And that's the issue with 47 Ronin. It's largely forgettable. When your film takes on a historical legend like the tale of the 47 ronin, a story that has been told and told again ad nauseum over the years, you really need to justify your own version. There are reels and reels of film dedicated to this story, and 47 Ronin doesn't manage to add anything significant to the canon. It promises to weld myth and history together, but does so clumsily, and while some of the action scenes are exciting, especially a particularly inspired set piece that involves the ronin noiselessly breaking into a heavily guarded fortress, the film is a bore when it's not clanking swords together.
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47 Ronin is a film with many stories. As much as it is a tale about the revenge of four dozen masterless samurai, it's also the tale of an inexperienced filmmaker swallowed up by the enormity of blockbuster filmmaking. Most of all though, It's proof that you shouldn't cram Keanu Reeves into a movie that doesn't really need Keanu Reeves. What you're left with is a dull and bloated samurai epic that has its moments, but feels largely unnecessary.
A decade-long gap between sequels could leave a franchise stale but in the case of Men in Black 3 it's the launch pad for an unexpectedly great blockbuster. The kooky antics of Agent J (Will Smith) and Agent K (Tommy Lee Jones) don't stray far from their 1997 and 2002 adventures but without a bombardment of follow-ups to keep the series in mind the wonderfully weird sensibilities of Men in Black feel fresh Smith's natural charisma once again on full display. Barry Sonnenfeld returns for the threequel another space alien romp with a time travel twist — which turns out to be Pandora's Box for the director's deranged imagination.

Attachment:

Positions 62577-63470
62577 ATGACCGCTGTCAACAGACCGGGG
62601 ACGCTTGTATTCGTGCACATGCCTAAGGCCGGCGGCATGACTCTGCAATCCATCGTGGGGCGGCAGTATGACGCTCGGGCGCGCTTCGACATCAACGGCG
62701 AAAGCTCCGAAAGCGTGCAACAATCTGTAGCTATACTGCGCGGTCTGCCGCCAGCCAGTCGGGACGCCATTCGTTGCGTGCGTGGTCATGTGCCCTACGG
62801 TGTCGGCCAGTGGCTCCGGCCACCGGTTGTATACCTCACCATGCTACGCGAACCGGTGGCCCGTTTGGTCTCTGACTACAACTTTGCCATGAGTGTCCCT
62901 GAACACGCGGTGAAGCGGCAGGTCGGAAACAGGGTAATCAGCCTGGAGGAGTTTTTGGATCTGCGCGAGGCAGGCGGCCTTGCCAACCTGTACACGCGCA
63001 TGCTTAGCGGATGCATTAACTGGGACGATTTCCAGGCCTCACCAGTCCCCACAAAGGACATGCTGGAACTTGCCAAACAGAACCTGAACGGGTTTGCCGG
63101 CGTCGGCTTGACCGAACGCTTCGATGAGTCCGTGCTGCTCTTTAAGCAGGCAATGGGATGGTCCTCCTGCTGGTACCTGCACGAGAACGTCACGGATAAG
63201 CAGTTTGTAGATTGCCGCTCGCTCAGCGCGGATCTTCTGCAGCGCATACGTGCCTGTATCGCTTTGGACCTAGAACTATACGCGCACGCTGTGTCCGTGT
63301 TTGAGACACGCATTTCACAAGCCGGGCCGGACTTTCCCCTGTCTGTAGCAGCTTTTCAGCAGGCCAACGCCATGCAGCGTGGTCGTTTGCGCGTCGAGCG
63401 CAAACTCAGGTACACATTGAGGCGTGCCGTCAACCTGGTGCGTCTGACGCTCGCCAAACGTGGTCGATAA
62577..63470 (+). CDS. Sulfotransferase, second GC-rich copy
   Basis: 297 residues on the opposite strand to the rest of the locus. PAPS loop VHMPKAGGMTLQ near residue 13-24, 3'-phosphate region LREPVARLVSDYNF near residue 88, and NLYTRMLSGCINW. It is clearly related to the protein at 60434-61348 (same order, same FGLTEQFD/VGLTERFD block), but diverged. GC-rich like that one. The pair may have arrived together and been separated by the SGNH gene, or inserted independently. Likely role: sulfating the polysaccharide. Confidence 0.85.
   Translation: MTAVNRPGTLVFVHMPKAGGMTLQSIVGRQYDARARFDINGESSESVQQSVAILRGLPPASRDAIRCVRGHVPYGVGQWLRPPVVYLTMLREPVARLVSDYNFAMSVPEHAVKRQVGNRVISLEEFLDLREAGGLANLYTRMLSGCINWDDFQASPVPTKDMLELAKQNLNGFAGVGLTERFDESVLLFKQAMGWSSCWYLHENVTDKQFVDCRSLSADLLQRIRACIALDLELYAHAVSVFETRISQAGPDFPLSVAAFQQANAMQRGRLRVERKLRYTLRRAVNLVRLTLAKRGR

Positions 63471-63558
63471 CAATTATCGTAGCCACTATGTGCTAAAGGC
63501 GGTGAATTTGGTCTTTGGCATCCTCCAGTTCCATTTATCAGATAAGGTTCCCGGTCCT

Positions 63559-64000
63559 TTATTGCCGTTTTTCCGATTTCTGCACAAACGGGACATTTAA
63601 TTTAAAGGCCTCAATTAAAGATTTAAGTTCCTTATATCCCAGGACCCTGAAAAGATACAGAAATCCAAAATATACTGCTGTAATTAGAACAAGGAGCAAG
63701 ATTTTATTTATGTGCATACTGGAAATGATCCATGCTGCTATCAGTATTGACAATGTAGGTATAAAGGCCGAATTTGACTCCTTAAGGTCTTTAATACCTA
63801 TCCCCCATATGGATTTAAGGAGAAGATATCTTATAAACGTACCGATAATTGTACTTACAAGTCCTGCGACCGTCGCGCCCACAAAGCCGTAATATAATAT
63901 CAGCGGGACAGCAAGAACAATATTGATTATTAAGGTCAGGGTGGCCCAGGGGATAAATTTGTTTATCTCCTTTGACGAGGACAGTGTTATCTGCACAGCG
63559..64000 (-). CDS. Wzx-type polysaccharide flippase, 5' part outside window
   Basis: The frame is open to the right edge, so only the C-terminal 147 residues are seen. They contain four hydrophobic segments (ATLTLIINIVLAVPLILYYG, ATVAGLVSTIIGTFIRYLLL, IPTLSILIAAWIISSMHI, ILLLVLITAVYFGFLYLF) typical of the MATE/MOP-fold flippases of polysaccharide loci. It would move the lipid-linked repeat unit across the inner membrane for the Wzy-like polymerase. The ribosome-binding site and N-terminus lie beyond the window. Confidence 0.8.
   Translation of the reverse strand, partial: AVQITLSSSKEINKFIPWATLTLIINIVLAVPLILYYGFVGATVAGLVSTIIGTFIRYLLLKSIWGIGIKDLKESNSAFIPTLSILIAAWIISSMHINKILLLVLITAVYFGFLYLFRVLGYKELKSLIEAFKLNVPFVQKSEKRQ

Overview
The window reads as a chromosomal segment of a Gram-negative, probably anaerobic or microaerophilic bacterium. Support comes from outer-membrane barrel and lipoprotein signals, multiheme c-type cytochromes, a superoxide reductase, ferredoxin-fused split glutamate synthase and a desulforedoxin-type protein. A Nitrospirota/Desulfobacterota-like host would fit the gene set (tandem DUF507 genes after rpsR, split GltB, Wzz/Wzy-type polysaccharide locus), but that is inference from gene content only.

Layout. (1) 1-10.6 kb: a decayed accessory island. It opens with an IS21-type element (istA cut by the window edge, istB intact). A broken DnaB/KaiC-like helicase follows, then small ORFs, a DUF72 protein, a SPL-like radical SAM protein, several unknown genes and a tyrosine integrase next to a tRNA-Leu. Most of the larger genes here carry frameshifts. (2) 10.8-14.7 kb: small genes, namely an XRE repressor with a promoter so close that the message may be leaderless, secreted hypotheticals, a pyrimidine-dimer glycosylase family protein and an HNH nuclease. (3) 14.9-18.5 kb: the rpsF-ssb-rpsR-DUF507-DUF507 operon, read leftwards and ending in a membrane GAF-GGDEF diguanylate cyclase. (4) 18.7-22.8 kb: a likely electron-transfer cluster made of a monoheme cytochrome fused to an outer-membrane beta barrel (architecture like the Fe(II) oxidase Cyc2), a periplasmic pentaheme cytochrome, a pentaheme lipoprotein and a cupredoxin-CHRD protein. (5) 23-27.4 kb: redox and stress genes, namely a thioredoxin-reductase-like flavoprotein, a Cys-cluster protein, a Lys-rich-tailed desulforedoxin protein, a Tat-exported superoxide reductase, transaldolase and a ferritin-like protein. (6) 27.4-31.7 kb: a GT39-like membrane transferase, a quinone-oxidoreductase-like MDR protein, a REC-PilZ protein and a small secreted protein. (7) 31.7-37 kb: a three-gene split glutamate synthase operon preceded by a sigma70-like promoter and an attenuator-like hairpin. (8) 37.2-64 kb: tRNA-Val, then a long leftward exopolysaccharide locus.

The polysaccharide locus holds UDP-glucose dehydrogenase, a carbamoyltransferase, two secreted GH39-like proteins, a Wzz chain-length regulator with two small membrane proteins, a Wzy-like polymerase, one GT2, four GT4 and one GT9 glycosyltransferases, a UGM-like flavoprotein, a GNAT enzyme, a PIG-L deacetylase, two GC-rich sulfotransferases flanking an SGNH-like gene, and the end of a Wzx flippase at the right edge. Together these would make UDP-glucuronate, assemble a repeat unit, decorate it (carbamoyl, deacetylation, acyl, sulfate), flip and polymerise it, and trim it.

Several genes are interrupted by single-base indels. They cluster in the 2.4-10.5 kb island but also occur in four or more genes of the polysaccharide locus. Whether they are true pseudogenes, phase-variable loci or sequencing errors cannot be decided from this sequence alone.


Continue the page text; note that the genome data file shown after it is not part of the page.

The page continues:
As time passed in the real world so did it for the timeline in the world of Men in Black. Picking up ten years after MIB 2 J and K are continuing to protect the Earth from alien threats and enforce the law on those who live incognito. While dealing with their own personal issues — K is at his all-time crabbiest for seemingly no reason — the suited duo encounter an old enemy Boris the Animal (Jemaine Clement) a prickly assassin seeking revenge on K who blew his arm off back in the '60s. Their street fight is more of a warning; Boris' real plan is to head back in time to save his arm and kill off K. He's successful prompting J to take his own leap through the time-space continuum — and team up with a younger K (Josh Brolin) to put an end to Boris plans for world domination.